Who's next on the chopping block?

    Did anyone else forget that what we are watching unfold in Washington is a presidency, not a special edition season of The Apprentice? All of the drama surrounding the individual characters close to the president feels like a bad reality show you just can’t stop watching.

    Trump even had a big “You’re Fired” moment just ten days into his presidency when former attorney general and Obama holdover, Sally Yates, released a statement challenging the Trump’s executive order on immigration.

    But the drama hasn’t ended with the installation of Trump’s staff choices. Not only do multiple advisors have ties with Russia under scrutiny, but it seems as though Trump’s advisors are competing with each other for the president’s ear at all times.

    Thus far, Michael T. Flynn, short-lived national security advisor, and Andrew Puzder, nominee for labor security, are the first casualties of the administration. Flynn resigned due to concerns over his connections with Russia. Two days after the resignation, Puzder withdrew his nomination because of criticisms surrounding his employment of an undocumented immigrant as his housekeeper and the resurfacing of his ex-wife’s abuse accusations.

    So who is next on the chopping block? It’s hard to say, but here is an outline of some of Trump’s key advisors and their proximity to the danger zone.

    Kellyanne Conway

    First up is Kellyanne Conway, of “alternative facts” infamy. Conway was Trump’s campaign manager and is currently a counselor to the president. She seemed like a White House go-to at first, but after endorsing the Ivanka Trump clothing line on “Fox & Friends,” she has come under fire and has since met twice with White House ethics lawyers. The usually vocal Conway was also kept off of the air for about a week after this comment – as well as others that the White House deemed as “off message.” However, Conway seems to be slowly re-emerging. She has been a mainstay of the Trump team and has held on through her tribulations so far.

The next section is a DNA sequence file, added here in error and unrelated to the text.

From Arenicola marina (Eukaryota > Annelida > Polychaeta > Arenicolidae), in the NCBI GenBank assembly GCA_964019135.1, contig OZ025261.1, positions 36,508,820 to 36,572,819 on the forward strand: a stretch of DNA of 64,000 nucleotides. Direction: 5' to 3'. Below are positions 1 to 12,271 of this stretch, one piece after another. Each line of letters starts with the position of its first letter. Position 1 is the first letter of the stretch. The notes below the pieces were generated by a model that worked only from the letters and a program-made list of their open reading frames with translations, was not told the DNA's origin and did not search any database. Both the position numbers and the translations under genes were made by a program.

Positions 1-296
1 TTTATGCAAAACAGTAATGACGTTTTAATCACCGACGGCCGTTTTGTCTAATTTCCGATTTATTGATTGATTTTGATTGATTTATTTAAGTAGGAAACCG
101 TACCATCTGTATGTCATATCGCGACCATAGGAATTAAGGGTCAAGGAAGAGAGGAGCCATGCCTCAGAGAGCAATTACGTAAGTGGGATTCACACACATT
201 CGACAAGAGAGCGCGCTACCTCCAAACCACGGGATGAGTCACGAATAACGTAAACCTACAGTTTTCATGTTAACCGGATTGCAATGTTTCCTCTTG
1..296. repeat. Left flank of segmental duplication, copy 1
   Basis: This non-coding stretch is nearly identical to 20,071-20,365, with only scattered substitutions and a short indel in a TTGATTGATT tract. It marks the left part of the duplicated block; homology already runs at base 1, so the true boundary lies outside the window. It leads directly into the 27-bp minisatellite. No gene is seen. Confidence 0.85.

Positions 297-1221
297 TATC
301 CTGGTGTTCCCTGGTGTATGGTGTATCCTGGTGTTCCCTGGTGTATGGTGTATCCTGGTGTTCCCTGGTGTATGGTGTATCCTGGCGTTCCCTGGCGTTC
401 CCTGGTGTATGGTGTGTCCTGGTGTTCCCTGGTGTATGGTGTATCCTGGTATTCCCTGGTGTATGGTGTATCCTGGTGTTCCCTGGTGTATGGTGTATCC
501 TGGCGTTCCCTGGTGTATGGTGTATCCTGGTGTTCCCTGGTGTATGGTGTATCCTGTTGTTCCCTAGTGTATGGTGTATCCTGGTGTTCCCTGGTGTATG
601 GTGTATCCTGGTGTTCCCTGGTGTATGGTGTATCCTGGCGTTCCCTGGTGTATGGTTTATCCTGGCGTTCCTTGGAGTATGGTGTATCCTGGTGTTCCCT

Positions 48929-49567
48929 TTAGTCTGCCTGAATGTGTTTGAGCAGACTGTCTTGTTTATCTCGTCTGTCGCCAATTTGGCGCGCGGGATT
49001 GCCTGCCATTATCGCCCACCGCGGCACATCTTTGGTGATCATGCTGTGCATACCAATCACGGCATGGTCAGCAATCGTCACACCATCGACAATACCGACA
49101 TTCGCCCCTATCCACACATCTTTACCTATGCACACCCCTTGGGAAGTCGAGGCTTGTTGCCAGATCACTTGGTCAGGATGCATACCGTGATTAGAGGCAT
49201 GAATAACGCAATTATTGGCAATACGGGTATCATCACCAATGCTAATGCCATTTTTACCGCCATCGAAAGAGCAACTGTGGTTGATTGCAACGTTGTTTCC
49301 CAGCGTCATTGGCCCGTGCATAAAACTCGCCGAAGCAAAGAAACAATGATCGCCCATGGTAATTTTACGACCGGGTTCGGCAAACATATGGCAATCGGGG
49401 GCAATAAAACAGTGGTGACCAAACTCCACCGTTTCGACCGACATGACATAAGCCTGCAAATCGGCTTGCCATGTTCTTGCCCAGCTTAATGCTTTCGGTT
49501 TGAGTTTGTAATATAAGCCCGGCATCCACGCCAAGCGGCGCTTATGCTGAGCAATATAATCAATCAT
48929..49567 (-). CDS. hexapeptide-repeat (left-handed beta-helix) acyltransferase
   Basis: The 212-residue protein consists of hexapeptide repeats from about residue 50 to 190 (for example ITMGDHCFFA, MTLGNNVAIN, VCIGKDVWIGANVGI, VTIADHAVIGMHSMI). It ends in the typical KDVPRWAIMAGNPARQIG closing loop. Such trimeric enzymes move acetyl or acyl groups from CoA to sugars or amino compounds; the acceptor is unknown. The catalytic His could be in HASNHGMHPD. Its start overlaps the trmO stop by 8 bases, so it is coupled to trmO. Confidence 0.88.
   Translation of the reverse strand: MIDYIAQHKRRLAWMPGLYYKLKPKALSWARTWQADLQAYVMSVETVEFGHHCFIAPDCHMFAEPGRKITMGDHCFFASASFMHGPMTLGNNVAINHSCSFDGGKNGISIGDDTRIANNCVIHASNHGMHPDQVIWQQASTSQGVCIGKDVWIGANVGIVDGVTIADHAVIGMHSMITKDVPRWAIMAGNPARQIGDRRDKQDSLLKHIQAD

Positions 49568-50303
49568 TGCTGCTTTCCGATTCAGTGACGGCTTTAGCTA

Jared Kushner

    As the president’s son-in-law, it seems impossible that Jared Kushner’s advisorial role could ever be in danger. However, the White House recently revealed that Kushner was also present with Flynn during a meeting at Trump Tower with Sergey Kislyak, the Russian ambassador. This does not look good for a White House that has been attempting to downplay any possible connections to the Russians. Again, Kushner is family and not the most vocal aide, but this information doesn’t look good for him.

    Jeff Sessions

    Sessions is the newly confirmed Attorney General. His situation is similar to Kushner’s: He confirmed this week that he also met with Kislyak twice during the campaign, even though during his confirmation hearing he firmly denied having any communications with the Russians. Sessions said that his memory failed him during the hearing, but he has now recused himself from Department of Justice investigations into the 2016 campaign. This choice reportedly infuriated Trump, and the move wasn’t enough to satisfy Democrats calling for his resignation to back off either. Although Sessions does not have the familial tie that cushions Kushner and many around the nation are calling for his resignation, the White House will surely be looking to avoid another cabinet member-level scandal such as Flynn’s.

    Reince Priebus and Stephen Bannon

    As former Republican National Committee chairman, Reince Priebus is one of the few establishment representatives to be found in the Trump administration’s inner circle. As chief of staff, it seems as though Priebus would be able to moderate discussions between top advisors and the president. But Trump’s leadership structure has given counselors easy access to the president, placing Priebus on the same level as the rest of his advisors. Not only does this create competition between individuals, but between competing ideologies. This is where Stephen Bannon comes in. Formerly of Breitbart News, Bannon is now chief strategist to the president. Unlike Priebus, he is a Washington outsider with a white nationalist ideology. It remains to be seen how the dynamic between these competing ideologies manifested by these two advisors will play out, but it is possible that it has contributed to the sense that the White House is lacking in cohesion.


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